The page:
I'm having a really hard time finding the words for this review.
I think I should start by saying I don't do "inspiring" books, or sports movies of anyI'm having a really hard time finding the words for this review.
I think I should start by saying I don't do "inspiring" books, or sports movies of any kind. I think it's because of the same reason I never give pep talks to patients. I find it sounds corny and fake, and it reeks of self-importance. Which is probably the reason I connected with this book on such a deep level.
After injuring himself repeatedly while running, Christopher McDougall did some research and heard about the Tarahumara, a lost tribe in the Mexican Barrancas del Cobre, who happen to be the world's greatest athletes - they run up to 200 miles in the blistering heat, in handmade sandals, just for fun. He decided to track them down, and eventually was able to contact Caballo Blanco, a mysterious American who has lived among the Tarahumara for years. This ends up leading to a 50-mile race along the Copper Canyons, populated by a band of distance runners so wacky and diverse it seems too good to be true.
Now, this is how the book has been marketed, and that's what happens in it, mostly. But the whole "gonzo reporter finds lost tribe of superrunners and learns their secrets" scenario leaves out the fact that ultrarunning is, actually, a legitimate sport. Well, it's not exactly popular or respected, but it's definitely a thing, even beyond Tarahumara borders. This means that, almost from the beginning, McDougall sets out on a series of apparent detours. The Tarahumara storyline is abandoned for a good part of the book, and instead what ensues is a multilayered, panoramic view on everything surrounding running - the stories of the people who would go on to participate in the Copper Canyon Ultramarathon are intertwined with chapters on vegan diet, evil shoe companies and evolutionary biology.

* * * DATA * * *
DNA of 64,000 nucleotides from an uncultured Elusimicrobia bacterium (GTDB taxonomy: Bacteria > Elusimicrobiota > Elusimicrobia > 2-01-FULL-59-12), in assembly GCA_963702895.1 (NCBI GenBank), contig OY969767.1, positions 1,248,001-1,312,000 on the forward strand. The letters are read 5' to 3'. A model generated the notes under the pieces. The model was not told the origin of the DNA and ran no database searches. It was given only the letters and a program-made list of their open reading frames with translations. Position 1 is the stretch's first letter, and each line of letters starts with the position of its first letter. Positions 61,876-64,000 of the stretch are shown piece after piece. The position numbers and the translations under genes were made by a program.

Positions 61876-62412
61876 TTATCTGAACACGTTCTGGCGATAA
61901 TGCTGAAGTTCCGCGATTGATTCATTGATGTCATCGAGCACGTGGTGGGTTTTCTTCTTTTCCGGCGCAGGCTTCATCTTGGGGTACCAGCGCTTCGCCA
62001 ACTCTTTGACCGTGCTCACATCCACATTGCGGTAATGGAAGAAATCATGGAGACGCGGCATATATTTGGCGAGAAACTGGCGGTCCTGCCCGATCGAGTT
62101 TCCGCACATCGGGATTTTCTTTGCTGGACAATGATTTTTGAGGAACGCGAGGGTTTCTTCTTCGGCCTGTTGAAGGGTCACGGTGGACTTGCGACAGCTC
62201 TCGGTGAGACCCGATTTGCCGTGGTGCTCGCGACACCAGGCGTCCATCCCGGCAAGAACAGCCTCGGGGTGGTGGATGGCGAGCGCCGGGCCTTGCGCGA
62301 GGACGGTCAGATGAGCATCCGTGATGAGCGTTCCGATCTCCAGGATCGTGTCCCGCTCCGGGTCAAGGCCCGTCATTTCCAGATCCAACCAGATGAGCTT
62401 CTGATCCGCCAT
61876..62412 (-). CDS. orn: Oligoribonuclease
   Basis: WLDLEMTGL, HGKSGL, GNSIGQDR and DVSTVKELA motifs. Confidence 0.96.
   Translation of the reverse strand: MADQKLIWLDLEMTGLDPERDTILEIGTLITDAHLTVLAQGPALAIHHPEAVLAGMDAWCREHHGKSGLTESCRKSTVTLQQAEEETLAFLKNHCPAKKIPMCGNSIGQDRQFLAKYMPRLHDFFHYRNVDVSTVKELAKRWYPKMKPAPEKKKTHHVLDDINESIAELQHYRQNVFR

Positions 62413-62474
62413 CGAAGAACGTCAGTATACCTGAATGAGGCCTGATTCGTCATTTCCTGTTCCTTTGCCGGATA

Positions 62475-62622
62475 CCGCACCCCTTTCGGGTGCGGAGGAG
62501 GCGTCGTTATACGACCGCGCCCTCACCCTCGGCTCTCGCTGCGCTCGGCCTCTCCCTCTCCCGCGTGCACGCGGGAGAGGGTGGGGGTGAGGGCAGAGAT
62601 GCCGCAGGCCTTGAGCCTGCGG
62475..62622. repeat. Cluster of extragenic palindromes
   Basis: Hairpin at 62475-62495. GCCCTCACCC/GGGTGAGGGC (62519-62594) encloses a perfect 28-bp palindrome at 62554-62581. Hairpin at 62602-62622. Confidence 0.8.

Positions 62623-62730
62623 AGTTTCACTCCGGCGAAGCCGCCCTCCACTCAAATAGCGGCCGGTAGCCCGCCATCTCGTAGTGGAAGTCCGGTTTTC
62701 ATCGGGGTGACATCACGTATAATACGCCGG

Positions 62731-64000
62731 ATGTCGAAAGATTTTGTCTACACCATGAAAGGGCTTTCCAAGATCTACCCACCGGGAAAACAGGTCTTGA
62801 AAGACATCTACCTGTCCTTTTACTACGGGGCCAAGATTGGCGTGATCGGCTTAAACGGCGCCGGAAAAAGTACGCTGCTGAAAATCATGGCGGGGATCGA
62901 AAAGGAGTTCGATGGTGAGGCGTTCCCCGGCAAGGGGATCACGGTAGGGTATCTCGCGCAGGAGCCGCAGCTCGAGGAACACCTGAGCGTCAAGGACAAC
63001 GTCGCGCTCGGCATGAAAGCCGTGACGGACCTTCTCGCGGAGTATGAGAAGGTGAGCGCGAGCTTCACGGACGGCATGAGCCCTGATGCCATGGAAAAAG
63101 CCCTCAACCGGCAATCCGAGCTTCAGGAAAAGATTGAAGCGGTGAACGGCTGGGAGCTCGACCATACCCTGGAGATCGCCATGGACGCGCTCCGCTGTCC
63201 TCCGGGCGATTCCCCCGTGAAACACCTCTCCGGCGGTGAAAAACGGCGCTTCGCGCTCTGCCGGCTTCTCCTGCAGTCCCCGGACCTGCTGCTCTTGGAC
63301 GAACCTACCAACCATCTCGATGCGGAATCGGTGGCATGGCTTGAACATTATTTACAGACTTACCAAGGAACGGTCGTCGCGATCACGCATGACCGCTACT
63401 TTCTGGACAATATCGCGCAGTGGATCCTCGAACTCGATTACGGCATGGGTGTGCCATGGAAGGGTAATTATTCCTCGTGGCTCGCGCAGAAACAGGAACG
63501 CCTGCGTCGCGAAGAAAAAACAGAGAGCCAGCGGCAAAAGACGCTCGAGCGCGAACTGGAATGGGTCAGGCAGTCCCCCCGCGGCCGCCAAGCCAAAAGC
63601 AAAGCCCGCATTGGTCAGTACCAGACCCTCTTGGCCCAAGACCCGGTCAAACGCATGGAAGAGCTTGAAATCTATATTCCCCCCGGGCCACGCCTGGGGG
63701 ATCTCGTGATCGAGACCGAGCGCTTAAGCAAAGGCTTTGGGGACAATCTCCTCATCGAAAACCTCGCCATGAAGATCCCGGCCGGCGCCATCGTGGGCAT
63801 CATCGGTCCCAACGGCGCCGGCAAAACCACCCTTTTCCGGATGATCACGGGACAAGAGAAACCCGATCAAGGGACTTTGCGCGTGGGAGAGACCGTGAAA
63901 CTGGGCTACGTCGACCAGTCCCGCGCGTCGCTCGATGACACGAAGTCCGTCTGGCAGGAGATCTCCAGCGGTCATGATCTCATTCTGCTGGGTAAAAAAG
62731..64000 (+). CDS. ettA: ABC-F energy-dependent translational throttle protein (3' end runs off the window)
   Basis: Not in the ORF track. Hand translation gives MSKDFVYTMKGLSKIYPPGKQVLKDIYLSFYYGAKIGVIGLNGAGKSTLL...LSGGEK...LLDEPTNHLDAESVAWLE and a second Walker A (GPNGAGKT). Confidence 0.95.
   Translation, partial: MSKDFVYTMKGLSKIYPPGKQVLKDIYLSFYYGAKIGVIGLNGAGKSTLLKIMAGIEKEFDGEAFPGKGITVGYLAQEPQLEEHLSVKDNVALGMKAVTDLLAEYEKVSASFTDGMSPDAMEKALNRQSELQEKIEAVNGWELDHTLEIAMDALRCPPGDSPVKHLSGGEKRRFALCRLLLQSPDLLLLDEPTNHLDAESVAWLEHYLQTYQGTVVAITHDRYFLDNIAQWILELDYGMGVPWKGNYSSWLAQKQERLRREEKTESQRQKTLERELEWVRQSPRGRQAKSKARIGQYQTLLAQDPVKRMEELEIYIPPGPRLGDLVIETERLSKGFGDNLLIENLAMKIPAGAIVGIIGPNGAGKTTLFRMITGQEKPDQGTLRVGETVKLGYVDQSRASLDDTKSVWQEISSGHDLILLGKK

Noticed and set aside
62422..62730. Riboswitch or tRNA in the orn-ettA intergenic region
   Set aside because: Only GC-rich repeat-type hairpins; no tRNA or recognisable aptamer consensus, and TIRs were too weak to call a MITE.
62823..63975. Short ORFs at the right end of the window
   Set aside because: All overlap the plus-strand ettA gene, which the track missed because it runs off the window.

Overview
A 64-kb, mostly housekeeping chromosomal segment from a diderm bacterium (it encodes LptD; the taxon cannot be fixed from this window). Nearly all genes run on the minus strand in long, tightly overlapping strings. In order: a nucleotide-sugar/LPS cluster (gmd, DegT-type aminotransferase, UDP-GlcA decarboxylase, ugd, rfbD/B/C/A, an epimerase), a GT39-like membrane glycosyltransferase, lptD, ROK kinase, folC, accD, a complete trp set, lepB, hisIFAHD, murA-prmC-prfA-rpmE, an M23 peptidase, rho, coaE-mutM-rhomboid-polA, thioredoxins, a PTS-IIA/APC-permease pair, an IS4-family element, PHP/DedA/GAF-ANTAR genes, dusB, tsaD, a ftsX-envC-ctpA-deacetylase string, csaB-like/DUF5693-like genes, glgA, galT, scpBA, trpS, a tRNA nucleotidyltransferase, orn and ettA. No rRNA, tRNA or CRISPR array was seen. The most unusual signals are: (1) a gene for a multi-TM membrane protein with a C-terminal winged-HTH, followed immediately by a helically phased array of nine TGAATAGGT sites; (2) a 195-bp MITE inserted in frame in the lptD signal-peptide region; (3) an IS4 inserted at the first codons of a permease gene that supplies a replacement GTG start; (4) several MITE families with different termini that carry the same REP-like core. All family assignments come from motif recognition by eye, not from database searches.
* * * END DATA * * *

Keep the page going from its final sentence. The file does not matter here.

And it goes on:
But the most important thing about it (or, at least, what really makes this book different and real) is that it all happens on the outskirts of the official sports scene. These supermen are the underdogs. There's a feeling of purity and amateurishness to it all, like these people have no expectations put on them, no sponsors, no inherited knowledge to accept or question. They've invented a sport from scratch, and only now are they realizing they're in fact rediscovering a long lost art.
What I mean is, Born to Run reads more like a runner's personal journey of discovery than it does like, say, a special issue of Runner's World. It isn't a testosterone packed instructional book, but a heartfelt ode to endurance and zen running - that beautiful feeling of recovering the awareness of your own body and the boundaries of your own skin.
It's epic joy. EPIC JOY. Can joy even be epic? Anyway, it's pure joy, and it's epic, so it's epic joy.
I have never been so inspired by a book in my whole life. I've rarely been more exhilarated, either. It may actually have changed my life, though it's too soon to tell. For now, this morning I ran barefoot for the first time (4 km, no pain, absolutely LOVED it) and I'm already training for the marathon next April. Half-marathon really, potentially marathon. We'll see....more